|New Claims - Level||265K||258K to 270K||266K||269K||267K|
|4-week Moving Average - Level||262.75K||260.25K||259.75K|
|New Claims - Change||-1K||3K||1K|
Jobless claims are steady at historically low levels pointing to a low rate of layoffs and strength for the economy. Initial claims edged 1,000 lower in the August 6 week to 266,000 with the 4-week average up 3,500 to a 262,750 level that shows very little change over the last several weeks.
Continuing claims rose 14,000 to 2.155 million in lagging data for the July 30 week. The 4-week average is unchanged at 2.143 million and is also nearly unchanged against recent comparisons. The unemployment rate for insured workers is unchanged at a near record low of 1.6 percent.
There are no special factors in today's report, one that offers the first hint for another month of strength in the August employment report.
Market Consensus Before Announcement
Initial jobless claims rose during the last half of July but not by much, pointing to a low rate of layoffs and strength for the economy. Initial claims are expected to inch back lower in the July 30 week, down 4,000 to 265,000 after rising a combined 17,000 in the prior two weeks. Seasonal layoffs tied to auto retooling are always a wildcard for weekly claims at this time of year though this year's effect, so far, has been limited.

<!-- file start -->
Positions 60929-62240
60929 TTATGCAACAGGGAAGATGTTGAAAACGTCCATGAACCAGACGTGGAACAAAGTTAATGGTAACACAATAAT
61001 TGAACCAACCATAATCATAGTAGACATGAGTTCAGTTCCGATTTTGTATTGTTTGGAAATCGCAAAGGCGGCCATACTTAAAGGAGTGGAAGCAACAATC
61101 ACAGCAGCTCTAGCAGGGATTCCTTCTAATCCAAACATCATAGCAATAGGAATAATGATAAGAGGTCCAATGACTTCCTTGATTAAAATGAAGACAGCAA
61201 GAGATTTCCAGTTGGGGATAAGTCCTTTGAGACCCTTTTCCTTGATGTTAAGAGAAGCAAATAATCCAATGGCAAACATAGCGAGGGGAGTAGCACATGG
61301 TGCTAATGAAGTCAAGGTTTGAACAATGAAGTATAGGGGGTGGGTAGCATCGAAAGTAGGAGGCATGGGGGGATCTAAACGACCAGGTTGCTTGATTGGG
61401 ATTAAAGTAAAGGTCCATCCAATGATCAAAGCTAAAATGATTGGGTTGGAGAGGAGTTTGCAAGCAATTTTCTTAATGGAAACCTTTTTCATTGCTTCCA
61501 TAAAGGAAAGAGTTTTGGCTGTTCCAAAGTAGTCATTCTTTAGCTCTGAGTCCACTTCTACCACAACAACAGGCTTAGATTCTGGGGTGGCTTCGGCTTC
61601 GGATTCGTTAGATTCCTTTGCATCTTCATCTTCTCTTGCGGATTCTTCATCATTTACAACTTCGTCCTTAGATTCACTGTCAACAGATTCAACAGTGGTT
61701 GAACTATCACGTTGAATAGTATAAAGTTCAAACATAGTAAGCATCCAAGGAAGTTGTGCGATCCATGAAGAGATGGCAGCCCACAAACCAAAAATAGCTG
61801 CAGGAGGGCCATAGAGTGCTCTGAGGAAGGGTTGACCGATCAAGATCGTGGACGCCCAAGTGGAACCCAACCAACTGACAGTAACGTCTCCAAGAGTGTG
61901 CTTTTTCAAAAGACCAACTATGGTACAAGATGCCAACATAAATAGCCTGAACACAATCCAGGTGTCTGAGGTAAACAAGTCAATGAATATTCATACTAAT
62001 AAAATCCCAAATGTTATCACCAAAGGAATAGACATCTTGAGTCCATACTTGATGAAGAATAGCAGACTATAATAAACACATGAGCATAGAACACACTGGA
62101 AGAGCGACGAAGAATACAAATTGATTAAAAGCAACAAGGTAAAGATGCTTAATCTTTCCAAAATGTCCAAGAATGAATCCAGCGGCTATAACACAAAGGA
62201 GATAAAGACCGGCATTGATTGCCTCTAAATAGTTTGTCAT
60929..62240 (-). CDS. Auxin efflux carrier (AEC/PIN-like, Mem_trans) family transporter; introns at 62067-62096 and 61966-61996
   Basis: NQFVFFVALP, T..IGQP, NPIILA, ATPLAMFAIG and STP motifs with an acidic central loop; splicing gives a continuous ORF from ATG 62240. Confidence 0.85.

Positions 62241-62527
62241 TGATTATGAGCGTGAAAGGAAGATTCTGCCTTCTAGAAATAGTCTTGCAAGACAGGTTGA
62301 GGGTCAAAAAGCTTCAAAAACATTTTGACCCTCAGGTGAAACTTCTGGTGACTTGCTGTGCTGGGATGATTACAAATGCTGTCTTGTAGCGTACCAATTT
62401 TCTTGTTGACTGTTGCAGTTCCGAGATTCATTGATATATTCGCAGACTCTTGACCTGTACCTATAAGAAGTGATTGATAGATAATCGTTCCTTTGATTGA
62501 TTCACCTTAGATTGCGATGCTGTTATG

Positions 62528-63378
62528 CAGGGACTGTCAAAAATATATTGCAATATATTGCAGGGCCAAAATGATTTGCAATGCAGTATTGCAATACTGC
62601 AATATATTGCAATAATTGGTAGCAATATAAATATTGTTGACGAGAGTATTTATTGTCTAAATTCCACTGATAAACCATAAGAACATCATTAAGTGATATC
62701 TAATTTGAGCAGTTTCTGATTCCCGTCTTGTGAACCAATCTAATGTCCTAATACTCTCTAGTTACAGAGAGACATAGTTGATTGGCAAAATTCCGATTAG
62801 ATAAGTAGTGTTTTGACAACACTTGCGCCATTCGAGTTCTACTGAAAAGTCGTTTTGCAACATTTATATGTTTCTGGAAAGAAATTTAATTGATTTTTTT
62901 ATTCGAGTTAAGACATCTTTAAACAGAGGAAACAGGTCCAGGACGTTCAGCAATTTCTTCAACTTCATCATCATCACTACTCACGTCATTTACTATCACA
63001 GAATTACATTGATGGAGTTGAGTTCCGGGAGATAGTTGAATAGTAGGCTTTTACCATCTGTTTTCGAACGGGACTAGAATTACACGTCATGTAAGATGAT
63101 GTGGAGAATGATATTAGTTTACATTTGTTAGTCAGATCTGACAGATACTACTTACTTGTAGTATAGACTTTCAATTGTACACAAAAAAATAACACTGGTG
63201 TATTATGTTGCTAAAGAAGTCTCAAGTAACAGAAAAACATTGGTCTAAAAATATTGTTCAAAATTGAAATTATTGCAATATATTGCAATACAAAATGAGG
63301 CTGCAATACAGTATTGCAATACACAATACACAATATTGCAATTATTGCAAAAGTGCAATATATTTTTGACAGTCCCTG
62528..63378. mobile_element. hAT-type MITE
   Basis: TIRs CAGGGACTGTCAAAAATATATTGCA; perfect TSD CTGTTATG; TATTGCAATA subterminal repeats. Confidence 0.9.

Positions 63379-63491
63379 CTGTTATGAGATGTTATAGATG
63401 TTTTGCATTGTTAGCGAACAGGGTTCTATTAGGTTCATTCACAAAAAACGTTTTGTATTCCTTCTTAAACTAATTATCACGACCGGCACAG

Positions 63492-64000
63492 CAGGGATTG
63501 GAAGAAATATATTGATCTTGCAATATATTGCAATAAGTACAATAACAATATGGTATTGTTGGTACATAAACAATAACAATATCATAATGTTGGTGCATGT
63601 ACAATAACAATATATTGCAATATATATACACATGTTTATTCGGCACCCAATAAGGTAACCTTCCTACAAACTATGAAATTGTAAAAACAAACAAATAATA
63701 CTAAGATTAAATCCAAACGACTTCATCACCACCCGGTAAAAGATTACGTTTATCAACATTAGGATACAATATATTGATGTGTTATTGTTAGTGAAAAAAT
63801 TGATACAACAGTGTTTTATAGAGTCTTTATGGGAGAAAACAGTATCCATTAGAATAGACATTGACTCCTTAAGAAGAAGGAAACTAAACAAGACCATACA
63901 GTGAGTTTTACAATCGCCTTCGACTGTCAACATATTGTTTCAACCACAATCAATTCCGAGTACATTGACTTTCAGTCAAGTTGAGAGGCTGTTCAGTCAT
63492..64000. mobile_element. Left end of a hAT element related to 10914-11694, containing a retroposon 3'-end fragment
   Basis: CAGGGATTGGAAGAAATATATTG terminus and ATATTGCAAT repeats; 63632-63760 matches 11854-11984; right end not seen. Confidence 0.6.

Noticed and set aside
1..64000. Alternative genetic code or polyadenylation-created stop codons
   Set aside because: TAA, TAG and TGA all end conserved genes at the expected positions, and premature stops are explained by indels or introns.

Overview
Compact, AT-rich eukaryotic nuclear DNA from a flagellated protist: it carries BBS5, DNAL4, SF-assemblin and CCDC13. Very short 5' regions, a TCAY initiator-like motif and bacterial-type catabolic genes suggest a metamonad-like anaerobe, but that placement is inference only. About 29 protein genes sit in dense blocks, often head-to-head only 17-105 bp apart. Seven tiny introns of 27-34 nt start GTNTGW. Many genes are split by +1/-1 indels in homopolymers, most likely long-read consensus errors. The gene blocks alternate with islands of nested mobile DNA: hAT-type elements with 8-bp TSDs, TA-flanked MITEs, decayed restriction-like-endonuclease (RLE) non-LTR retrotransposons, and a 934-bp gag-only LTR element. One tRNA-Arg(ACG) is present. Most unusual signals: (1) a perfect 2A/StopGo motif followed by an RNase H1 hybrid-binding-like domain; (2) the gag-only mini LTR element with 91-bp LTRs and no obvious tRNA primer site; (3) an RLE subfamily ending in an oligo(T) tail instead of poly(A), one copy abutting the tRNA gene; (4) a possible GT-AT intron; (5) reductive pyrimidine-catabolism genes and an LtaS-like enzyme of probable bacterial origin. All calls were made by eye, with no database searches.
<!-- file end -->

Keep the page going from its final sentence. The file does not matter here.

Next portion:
New unemployment claims are compiled weekly to show the number of individuals who filed for unemployment insurance for the first time. An increasing (decreasing) trend suggests a deteriorating (improving) labor market. The four-week moving average of new claims smooths out weekly volatility.
Jobless claims are an easy way to gauge the strength of the job market. The fewer people filing for unemployment benefits, the more have jobs, and that tells investors a great deal about the economy. Nearly every job comes with an income that gives a household spending power. Spending greases the wheels of the economy and keeps itgrowing, so a stronger job market generates a healthier economy.
There's a downside to it, though. Unemployment claims, and therefore the number of job seekers, can fall to such a low level that businesses have a tough time finding new workers. They might have to pay overtime wages to current staff, use higher wages to lure people from other jobs, and in general spend more on labor costs because of a shortage of workers. This leads to wage inflation, which is bad news for the stock and bond markets. Federal Reserve officials are always on the look-out for inflationary pressures.
By tracking the number of jobless claims, investors can gain a sense of how tight, or how loose, the job market is. If wage inflation looks threatening, it's a good bet that interest rates will rise, bond and stock prices will fall, and the only investors in a good mood will be the ones who tracked jobless claims and adjusted their portfolios to anticipate these events.
Just remember, the lower the number of unemployment claims, the stronger the job market, and vice versa.